- By Steve LeVine<p> Steve LeVine is a contributing editor at Foreign Policy, a Schwartz Fellow at the New America Foundation, and author of The Oil and the Glory. </p>
Is there an exaggerated quality to the extraordinary projections and tens of billions of dollars pouring into shale gas, the newly available fuel that has shaken up markets and geopolitics? The answer is yes — estimates for global shale gas reserves and future production are all but certainly over the top; likewise, the world’s major energy companies — ExxonMobil, Shell, Total, Sinopec, Statoil, and so on — have probably committed excessive sums to this new source of energy.
Are we surprised? The answer is no — students of hydrocarbon bonanzas know that, going back to the 19th-century frenzies of Baku and Pennsylvania, reserve assertions in the heat of the boom are not reliable. Such outbreaks of exuberance, regardless of whether fundamentally legitimate, include con artists (hence suckers), cooked books (more suckers), and out-and-out fraud (ditto). In the Caspian era of the 1990s, for instance, the Clinton administration, relying on lobbying reports from Amoco, justified a supercharged policy effort with estimates of 200 billion barrels of oil; the actual figure as of today is closer to 50 billion barrels. Yet companies and individual investors proceed anyway because they do not want to potentially miss out.
Which is what makes one puzzled by the war-like reaction to two long, ambitious, but fairly run-of-the-mill pieces in the New York Times ("Insiders Sound an Alarm Amid a Natural Gas Rush" and "Behind Veneer, Doubt on Future of Natural Gas") by Ian Urbina. In 5,300 words, plus a splash of leaked memos and emails, Urbina reports that U.S. natural gas prices are too low to justify much of the drilling and that companies have been possibly permitted by the Securities and Exchange Commission to overstate their gas reserves (the latter by far the best of the three pieces). Today, Urbina adds a piece with federal lawmakers calling for an investigation.
I have weighed in on how the very real volumes of shale gas being extracted from Texas, Oklahoma, and elsewhere are already transforming geopolitics, weakening Russia’s hold on Europe, for instance. Yet we also know about the nightmare (for drillers) of low natural gas prices (this piece by Jack Smith at the Fort Worth Star-Telegram is excellent). The industry’s full potential is being put in jeopardy by the interesting PR policies of industry hands like Chesapeake Energy CEO Aubrey McClendon (above left, with Jack Nicklaus). In addition, as noted above, wise hands have understood they must discount promotional estimates and characterizations by the shale gas marching band.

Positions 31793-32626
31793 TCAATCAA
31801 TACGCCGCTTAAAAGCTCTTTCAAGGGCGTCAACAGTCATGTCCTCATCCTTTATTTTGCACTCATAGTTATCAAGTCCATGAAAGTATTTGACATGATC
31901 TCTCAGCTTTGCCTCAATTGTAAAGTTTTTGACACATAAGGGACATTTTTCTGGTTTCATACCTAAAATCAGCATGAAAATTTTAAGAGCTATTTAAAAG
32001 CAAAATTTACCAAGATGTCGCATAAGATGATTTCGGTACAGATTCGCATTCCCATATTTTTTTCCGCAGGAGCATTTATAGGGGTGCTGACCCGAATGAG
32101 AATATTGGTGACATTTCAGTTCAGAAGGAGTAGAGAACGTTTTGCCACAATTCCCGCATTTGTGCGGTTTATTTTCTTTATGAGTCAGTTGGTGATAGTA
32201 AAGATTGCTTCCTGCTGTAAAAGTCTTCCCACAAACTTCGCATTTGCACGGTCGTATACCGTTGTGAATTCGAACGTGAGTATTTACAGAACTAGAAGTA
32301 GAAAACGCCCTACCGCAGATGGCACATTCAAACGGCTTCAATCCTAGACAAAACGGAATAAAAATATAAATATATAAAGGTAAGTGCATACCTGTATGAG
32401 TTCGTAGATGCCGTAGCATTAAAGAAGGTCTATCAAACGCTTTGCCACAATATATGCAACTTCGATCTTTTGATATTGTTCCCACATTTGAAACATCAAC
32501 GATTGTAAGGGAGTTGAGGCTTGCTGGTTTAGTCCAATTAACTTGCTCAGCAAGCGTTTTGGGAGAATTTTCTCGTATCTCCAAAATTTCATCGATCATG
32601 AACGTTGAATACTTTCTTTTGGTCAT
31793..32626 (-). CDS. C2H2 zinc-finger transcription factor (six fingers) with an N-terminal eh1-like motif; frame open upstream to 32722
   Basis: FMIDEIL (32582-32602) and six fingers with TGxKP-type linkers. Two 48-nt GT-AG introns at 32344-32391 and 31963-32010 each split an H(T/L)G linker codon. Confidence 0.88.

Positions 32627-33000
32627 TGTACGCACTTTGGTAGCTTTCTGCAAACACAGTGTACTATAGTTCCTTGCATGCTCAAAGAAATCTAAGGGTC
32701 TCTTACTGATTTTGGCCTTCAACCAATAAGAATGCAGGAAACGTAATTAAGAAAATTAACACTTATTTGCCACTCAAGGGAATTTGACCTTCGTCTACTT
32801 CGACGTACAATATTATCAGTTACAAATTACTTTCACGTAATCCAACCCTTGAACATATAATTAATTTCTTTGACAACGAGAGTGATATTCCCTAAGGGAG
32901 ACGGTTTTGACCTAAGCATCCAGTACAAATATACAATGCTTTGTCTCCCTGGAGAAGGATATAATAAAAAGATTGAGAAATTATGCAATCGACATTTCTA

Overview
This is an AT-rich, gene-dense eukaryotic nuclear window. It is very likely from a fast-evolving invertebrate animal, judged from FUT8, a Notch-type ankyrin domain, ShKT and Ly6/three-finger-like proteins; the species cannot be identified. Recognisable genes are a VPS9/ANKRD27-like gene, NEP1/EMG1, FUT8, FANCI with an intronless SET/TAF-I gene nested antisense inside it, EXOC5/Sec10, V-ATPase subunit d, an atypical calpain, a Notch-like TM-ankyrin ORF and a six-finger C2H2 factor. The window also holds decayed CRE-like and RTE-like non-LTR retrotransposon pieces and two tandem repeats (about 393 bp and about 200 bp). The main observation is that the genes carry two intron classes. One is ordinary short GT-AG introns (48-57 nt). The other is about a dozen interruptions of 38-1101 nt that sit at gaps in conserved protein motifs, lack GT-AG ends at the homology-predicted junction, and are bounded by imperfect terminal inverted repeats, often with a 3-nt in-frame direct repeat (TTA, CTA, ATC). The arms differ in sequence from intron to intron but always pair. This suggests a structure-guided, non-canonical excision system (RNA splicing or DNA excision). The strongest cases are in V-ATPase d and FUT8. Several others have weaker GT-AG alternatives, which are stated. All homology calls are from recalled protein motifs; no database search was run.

Yet Urbina seemed to strike a sensitive nerve. McClendon issued a special statement in which he said Urbina is "obviously motivated by an anti-natural gas agenda," and "chose not to interview a single reliable source." Similarly, the ultra-sober Michael Levi at the Council on Foreign Relations dismissed the pieces as just another salvo in the Times’ "war on shale gas." The Energy Information Administration released an explanatory letter it had written to Urbina in advance of publication. Over at Forbes, Christopher Helman, calling Urbina’s reporting "absurd on its face," posed the question, "Would drillers be investing billions a year in new wells if they weren’t getting some return out of it?" (Answer: yes. The reason is that many of the leases require drilling in order to keep possession of the fields).
So what is going on with this storm? Is it a slow news cycle? Do we have a Shakespearean denial? Parenthetically, one observes that the much-reported demise of the impact of mainstream newspapers is premature. More to the point, shale gas may be exaggerated, but it is being produced in substantial volumes. And it is shaking up the status quo.
Ultimately, we get a fairly mundane conclusion. Which is that, with much at stake, booms tend to make people hot under the collar.